Battleground America: One nation, under the gun, by Jill Lepore.
The United States is the country with the highest rate of civilian gun ownership in the world. …
The National Rifle Association was founded in 1871 by two men, a lawyer and a former reporter from the New York Times. For most of its history, the N.R.A. was chiefly a sporting and hunting association. …
The modern gun debate began with a shooting. In 1963, … five days after [Lee Harvey Oswald] assassinated President Kennedy, Thomas Dodd, a Democratic senator from Connecticut, introduced legislation restricting mail-order sales of shotguns and rifles.
Gun-rights arguments have their origins not in eighteenth-century Anti-Federalism but in twentieth-century liberalism. They are the product of what the Harvard law professor Mark Tushnet has called the “rights revolution,” the pursuit of rights, especially civil rights, through the courts.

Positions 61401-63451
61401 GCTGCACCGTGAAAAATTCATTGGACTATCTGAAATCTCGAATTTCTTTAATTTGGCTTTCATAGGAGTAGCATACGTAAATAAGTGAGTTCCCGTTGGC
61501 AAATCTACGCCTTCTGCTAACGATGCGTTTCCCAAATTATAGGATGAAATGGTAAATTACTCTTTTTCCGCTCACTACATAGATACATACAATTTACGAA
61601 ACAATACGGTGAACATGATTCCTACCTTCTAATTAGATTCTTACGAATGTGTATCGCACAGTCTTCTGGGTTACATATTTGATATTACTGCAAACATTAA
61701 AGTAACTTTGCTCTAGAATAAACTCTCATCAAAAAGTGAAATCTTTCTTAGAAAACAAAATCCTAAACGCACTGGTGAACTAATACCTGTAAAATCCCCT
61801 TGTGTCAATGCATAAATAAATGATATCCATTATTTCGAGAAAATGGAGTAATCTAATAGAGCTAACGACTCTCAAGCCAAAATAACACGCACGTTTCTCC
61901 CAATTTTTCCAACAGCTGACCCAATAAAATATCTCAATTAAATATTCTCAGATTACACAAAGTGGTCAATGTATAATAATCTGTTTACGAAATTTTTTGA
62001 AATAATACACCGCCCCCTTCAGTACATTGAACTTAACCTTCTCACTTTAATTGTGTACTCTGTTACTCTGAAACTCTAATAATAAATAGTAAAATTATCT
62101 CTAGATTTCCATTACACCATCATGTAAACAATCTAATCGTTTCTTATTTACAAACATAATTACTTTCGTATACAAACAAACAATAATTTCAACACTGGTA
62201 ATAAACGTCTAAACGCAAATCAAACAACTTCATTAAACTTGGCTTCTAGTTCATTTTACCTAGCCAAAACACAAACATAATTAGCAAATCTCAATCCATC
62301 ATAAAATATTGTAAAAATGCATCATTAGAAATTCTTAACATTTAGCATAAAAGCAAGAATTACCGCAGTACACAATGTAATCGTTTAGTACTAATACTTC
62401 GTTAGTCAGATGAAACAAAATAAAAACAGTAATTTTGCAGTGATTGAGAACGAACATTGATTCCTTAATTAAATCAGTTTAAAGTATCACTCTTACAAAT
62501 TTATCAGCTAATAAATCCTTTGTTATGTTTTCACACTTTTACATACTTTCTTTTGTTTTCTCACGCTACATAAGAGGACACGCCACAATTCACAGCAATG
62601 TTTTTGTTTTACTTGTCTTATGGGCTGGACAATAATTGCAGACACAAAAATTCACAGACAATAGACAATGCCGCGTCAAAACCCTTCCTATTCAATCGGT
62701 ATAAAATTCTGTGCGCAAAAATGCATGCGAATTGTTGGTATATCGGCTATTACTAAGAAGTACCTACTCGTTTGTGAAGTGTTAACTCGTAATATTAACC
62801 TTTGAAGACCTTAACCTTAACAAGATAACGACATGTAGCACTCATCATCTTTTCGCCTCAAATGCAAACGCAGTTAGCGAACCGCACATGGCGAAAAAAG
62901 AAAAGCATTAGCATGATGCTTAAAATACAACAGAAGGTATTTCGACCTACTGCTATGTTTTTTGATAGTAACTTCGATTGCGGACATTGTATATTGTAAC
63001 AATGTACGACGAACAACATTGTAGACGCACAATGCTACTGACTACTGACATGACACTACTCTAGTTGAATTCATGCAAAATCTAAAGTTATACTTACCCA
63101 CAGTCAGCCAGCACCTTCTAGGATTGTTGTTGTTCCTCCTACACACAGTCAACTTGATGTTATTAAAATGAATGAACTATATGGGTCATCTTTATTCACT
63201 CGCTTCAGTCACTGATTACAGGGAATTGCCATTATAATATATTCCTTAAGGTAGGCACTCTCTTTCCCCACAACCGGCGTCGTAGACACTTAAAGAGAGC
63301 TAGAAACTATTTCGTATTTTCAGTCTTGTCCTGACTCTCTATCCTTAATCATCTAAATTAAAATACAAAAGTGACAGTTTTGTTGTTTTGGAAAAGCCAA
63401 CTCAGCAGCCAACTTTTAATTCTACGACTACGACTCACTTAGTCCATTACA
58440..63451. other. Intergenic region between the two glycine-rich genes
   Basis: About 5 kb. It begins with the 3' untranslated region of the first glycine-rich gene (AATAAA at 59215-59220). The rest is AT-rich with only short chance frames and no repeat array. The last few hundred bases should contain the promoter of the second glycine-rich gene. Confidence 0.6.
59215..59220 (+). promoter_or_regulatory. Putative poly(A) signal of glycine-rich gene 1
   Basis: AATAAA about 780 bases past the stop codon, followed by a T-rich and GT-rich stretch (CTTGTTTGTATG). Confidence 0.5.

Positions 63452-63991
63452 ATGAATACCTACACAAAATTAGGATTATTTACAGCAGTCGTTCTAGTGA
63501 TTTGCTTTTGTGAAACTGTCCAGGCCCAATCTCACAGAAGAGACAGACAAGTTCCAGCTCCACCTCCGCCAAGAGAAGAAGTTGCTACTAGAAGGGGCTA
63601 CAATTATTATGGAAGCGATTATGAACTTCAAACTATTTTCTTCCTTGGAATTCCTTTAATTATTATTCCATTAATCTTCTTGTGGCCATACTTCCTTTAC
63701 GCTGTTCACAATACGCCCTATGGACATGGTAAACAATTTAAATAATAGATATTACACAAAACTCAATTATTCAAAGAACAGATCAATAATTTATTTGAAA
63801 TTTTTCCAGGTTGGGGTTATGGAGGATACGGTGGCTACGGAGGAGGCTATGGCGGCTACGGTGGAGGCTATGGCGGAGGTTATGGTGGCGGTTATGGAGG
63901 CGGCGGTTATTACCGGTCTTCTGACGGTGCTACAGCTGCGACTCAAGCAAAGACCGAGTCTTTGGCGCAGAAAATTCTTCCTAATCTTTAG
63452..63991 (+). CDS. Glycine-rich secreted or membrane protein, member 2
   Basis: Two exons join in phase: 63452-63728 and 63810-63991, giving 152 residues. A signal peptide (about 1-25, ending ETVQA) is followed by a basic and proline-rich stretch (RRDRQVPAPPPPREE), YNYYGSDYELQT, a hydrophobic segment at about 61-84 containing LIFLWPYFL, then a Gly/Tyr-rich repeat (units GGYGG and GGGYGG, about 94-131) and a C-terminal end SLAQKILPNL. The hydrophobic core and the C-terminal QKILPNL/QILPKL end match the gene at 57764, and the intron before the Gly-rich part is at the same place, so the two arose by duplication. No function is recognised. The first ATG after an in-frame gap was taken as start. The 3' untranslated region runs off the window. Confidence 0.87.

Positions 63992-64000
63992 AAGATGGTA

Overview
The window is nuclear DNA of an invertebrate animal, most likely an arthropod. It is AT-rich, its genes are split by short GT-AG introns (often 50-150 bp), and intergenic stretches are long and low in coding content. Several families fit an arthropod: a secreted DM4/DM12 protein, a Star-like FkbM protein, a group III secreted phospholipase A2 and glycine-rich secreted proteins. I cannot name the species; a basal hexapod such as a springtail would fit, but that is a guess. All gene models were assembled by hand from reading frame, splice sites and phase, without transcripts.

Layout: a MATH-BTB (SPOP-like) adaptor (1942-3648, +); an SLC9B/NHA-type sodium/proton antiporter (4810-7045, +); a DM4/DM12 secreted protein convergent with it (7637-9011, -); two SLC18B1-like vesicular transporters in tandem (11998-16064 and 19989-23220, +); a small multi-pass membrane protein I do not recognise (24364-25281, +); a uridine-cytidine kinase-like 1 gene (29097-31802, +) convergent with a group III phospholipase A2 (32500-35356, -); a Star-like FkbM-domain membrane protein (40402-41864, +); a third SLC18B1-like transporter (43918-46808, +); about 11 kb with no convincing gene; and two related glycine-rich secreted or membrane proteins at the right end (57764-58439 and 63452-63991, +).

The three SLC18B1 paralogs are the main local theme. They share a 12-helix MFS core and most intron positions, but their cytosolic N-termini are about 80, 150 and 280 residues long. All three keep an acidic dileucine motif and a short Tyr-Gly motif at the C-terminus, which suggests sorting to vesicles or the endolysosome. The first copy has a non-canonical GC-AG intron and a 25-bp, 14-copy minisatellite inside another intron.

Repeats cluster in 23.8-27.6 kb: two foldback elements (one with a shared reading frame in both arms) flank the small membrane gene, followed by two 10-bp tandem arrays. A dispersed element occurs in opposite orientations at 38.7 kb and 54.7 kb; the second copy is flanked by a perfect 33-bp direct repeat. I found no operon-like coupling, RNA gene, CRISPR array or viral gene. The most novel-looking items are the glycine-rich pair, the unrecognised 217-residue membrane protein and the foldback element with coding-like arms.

In the nineteen-sixties, gun ownership as a constitutional right was less the agenda of the N.R.A. than of black nationalists. In a 1964 speech, Malcolm X said, “Article number two of the constitutional amendments provides you and me the right to own a rifle or a shotgun.” Establishing a constitutional right to carry a gun for the purpose of self-defense was part of the mission of the Black Panther Party for Self-Defense, which was founded in 1966. “Black People can develop Self-Defense Power by arming themselves from house to house, block to block, community to community throughout the nation,” Huey Newton said.